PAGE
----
WILLIAMSTOWN -- The sound begins as a low rumble, like thunder rolling over low hills. High tones follow like the wind as it sweeps across the wide steppes. A whistle marks an eagle flying overhead, while a gentle rhythm plays like a stream.
A single human voice creates this aural landscape -- all at the same time.
On Monday at 8 p.m., hear the mesmerizing sound of Xöömei Tuvan throat singing at a free concert by Alash Ensemble in Brooks-Rogers Recital Hall at Williams College.
The tiny Russian republic of Tuva lies between Siberia to the north and Mongolia in the south. While the singing may recall echoes of Tibetan Buddhist monastic chants, the nomadic Tuvans sing of more earthly matters -- the love of a woman, the strength of a horse -- along with admiration and respect for the wonders of nature.
Each year since 2006, the Kyzyl Arts College-trained members of Alash -- Bady-Dorzhu Ondar, Ayan-ool Sam and Ayan Shirizhik -- visit America, accompanied by interpreter and manager Sean Quirk, bringing their unique skills to rapt audiences and singers eager to make these sounds themselves.
Midway through the current tour, Quirk spoke by phone from Tennessee, where, he said, locals find a very close kinship with this mountain music.
After hearing Tuvan throat singing pioneers Huun-Huur-Tu over a decade ago, Quirk, a Wisconsin native, traveled to Tuva on a Fulbright fellowship -- and stayed to marry and raise four children in a yurt, a traditional round tent dwelling.
Alash members, Quirk said, grew up "listening to all kinds of other music, as well as being rooted in traditional music since they were young."
That influence shows itself subtly, he said, spliced into the musical vocabulary of each of the performers. The drone of the Russian bayan accordion, for example, joins traditional Tuvan stringed, percussion and wind instruments that accompany the singing.
Alash's vocal agility impressed Russian leader Vladimir Putin when he visited Tuva.
"He said if he had not seen it with his own two eyes he would not have believed it was a human voice," Quirk said.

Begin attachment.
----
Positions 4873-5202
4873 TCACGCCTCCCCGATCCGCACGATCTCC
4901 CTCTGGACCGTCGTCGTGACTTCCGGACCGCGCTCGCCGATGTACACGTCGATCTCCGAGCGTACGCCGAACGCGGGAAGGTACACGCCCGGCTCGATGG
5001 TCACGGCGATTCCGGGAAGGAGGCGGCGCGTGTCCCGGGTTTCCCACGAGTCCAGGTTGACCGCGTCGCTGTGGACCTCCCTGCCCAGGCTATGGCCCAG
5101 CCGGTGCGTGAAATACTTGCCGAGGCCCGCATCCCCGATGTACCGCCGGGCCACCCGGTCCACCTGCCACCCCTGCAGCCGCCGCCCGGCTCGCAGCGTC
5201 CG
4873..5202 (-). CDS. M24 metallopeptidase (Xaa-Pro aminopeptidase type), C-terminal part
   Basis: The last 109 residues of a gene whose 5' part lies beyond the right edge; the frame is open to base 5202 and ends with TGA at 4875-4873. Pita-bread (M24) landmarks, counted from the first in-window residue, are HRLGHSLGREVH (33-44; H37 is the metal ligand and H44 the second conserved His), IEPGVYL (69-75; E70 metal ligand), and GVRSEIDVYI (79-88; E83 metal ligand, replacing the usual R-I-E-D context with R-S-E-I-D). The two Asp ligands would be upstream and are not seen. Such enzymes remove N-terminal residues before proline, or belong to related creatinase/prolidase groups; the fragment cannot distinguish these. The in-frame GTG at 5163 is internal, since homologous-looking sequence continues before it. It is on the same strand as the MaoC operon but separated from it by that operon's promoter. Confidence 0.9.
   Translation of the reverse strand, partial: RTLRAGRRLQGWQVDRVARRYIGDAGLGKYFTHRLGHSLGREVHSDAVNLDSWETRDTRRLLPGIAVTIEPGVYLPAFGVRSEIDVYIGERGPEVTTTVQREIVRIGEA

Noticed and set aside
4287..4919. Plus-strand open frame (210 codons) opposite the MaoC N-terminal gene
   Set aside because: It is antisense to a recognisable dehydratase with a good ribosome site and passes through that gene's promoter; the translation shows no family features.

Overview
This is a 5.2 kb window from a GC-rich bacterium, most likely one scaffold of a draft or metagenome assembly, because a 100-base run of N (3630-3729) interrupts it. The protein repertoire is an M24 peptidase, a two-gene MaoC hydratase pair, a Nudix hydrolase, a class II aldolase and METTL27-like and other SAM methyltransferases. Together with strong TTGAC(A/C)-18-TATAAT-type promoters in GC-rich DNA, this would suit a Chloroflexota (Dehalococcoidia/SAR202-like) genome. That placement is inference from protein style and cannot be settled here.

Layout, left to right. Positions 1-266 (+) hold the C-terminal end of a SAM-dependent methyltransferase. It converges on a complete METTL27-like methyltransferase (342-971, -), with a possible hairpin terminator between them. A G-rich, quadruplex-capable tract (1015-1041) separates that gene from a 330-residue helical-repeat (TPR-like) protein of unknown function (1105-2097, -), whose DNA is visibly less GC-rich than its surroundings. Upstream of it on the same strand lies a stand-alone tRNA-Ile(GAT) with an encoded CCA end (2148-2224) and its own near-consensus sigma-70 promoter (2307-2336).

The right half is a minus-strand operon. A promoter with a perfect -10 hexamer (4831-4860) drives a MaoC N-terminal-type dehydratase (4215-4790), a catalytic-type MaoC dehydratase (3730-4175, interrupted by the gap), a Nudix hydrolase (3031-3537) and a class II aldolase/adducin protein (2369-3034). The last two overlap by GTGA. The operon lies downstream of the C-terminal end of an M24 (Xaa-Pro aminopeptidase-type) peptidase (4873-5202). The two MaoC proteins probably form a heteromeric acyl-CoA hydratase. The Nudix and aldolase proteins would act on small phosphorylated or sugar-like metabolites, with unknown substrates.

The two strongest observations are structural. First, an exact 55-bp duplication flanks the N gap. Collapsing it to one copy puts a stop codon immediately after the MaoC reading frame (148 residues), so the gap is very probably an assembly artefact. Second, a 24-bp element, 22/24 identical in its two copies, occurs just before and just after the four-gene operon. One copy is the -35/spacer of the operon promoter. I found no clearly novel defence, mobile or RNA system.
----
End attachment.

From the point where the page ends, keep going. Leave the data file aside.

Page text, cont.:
The group also tours in Europe and appeared at an International Mystic Music Festival in Turkey, where Tuva is seen as a land of origin. (Tuvans speak a language with ancient roots unaffected by Islam, as the modern Turkish language is.)
While most Tuvan throat singing involves secular folk songs, "a whole side of the music is considered to be a way of making an offering to a place and the spirits that inhabit it," he explained, and mimics nature sounds like wind and water. The ensemble's name, "Alash," is the name of a revered Tuvan river.
"It's a very rich and elaborate form of music once you get into it, very filling," he said.
Alash's collaborations include the Sun Ra Arkestra, and they performed on Béla Fleck's Grammy-winning jazz holiday album and subsequent tours. Over the years, they have played venues from music festivals to Carnegie Hall.
Past visits to Massachusetts involved epic snow storms and overzealous customs officials who burned traditional instruments made from horse hooves and sheep ankle bones, "leaving only an empty bull's scrotum," Quirk said.
In 2009, the group spent a week instructing Williams College professor Brad Wells' professional vocal ensemble "Roomful of Teeth."
"It's fascinating to discover different ways that the voice creates beauty," Wells said, "and how cultures around the world have evolved singing languages that they find meaningful."
For outsiders to drop into and swim in those waters is enriching, he added: "I am endlessly captivated by the range that this instrument of ours that we all share is capable of."
Teaching Tuvan throat singing to his Williams students was surprisingly successful, he said.
"It's easier for younger people to grab onto some different ways of singing than it is for older and more advanced singers."
The process involves manipulating vocal folds, air flow and the shape of the mouth and lips to create layers of sound and overtones, along with suboctave guttural sounds.
Wells has worked with diverse singers including Inuit, Georgian and Korean traditions, and said that different world cultures do some of the things that Tuvans do, but from their lowest form of throat singing to their highest overtones, there's no greater range of singing that he knows of.
"It's a crazy big range," he said. "It's mind blowing to hear them sing the way they do. It's gorgeous and otherworldly."
If you go ...
What: Alash Ensemble Tuvan Throat Singers, part of the Ernest Brown World Music Series
When: 8 p.m. Monday
Where: Brooks-Rogers Recital Hall, Williams College, Williamstown
Information: music.williams.edu (413) 597-3146.